Sent Mrs D up to starch and iron, promising this will never be repeated. Then Mrs. D climbed up through and among the plants in the upstairs room, the Nook. Installed the valance, glared at it to make it stay, made a getaway before it jumped out.

And Mesdames U and D take a bow, reminding you that you're not the only lady who keeps on having better things to do than iron and hang stuff. Years of better things.

But it does look nice, and it honors cutwork.

So there's that.

Wednesday, February 20, 2019

Quick before they vanish

Yet another snowstorm forecast today. In case this one, unlike the last two, arrives, here are the brave little snowdrops before they get buried.

These are the originals, growing for many years. The batch I planted a couple of years ago yielded one flower. Possibly chipmunks ate the bulbs.

Monday, February 18, 2019

Modom's tray. On its way.

Breakfast tray with newbaked bread. Egg on top not fried, not scrambled, a hybrid version.

The bread is the point here, since I changed the recipe a bit. Of the seven and a half cups of flour, 1.5 was oat flour, one was almond flour, the rest wholewheat.

Result is really good. Nice crust, dense crumb, great flavor. I made the oat and almond flour in the coffee grinder.

I like to look organized, but in fact I noticed the flours in the freezer as I was in search of the wholewheat, and thought I'd use them up. Must note this for future reference. 

If you try it please let me know how it goes.

Thursday, February 14, 2019

Apple, raisin, banana bread, with redactions

Since Handsome Son is dropping by later for a cup of tea, and there wasn't a crumb of cake in the place, I jettisoned my plan to bake risen bread, and made a bready sort of thing, with bananas, raisins and a hefty amount of tart apple chunks from the freezer, using whole-wheat flour.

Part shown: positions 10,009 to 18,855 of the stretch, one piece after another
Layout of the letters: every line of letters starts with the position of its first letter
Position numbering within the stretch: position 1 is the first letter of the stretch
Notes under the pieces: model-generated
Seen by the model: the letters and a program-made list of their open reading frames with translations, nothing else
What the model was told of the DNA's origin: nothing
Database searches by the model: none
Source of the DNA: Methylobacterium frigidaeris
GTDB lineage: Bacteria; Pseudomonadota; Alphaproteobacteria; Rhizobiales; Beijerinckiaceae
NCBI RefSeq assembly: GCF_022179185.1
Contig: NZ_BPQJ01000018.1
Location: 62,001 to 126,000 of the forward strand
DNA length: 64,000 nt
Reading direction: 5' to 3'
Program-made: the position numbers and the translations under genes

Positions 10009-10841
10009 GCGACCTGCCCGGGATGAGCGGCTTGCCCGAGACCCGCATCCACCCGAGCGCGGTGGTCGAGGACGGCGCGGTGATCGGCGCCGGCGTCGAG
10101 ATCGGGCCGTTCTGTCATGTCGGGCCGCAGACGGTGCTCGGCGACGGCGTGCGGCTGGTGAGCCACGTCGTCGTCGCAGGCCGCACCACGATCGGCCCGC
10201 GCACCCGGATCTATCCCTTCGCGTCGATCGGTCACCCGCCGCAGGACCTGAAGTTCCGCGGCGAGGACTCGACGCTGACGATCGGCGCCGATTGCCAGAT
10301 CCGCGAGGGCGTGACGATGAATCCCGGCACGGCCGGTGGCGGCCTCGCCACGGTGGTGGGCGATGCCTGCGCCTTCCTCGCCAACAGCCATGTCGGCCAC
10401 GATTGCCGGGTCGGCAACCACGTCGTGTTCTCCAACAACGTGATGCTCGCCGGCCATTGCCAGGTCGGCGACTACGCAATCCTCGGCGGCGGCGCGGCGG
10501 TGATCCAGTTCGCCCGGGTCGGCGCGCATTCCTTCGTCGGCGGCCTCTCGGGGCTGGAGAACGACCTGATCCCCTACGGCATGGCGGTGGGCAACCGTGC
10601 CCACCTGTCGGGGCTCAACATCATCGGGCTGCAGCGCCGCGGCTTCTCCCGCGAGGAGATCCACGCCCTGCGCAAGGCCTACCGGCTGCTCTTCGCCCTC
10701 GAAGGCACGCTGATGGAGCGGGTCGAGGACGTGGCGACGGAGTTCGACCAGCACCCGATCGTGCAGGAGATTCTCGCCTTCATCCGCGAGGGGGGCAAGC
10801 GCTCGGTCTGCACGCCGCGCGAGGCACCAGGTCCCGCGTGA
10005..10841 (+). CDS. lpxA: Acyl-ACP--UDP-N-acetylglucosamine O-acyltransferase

The recipe involves melting and cooling butter, which I do in the microwave. Usually I remember to take it out and add it to the batter.

It wasn't till later, cake baked and cooling that I noticed the flashing signal telling me to retrieve the dish of butter.

Interestingly, it seems to me that there's no difference from the times I've remembered the butter. I'm guessing because there was a ton of apple. It's still one of the better banana breads I've made. I gave it ten extra minutes in the oven  because of the apple. What's the function of the butter, then? I ask the expert bakers who read here.

I'll get Handsome Son's verdict later.

Wednesday, February 13, 2019

There is a Golden Guide about mosses and lichens

And I tracked it down and here it is

Evidently this title is what I should have intuited. Can't think why I didn't search in terms of what mosses etc aren't!

Exactly what I needed, just enough info to inform, not stultify. Now I need the snow to go away so I can moss hunt. And identify lichens.

Thursday, February 7, 2019

More about natural life and observation

I did find a small book on mosses and other plants, and it's on its way.

Meanwhile, here's a wonderful book about Maria Merian, a seventeenth century self taught naturalist, great illustrator and intrepid woman.

A wonderful painter as well as a fine scientist before that word was invented, and a true naturalist who traveled to find and study species of insects, her knowledgeable artwork would influence Linnaeus, and later Audubon.

I've always turned to books written for children when I need an introduction to a subject. This book is for everyone. A beautiful  production, written respectfully, I really recommend it. And not a bad gift idea  if you know a young girl who is interested in science, and in art.

Wednesday, February 6, 2019

Finally out in field and fen!

Yesterday was warm enough for spring, and for walking without setting your face against the wind.

So I went down to the pond, which nowadays has a posh park name, and heard birds starting up, early, still ice on the water, but cheerful.

Reminder of the, ahem, historic nature of the place, so this counts as research, not just goofing off in the sun.

Sadly, the original residents, the Lenni Lenapi, were driven away long ago, commemorated here only by the name of the trail, and by local finds of clay lamps and arrowheads.

Looking at this whole small world of mosses, and wishing I knew more about them. Is there a Little Golden Book of Mosses and Lichens?

Home again, so long since I've been here.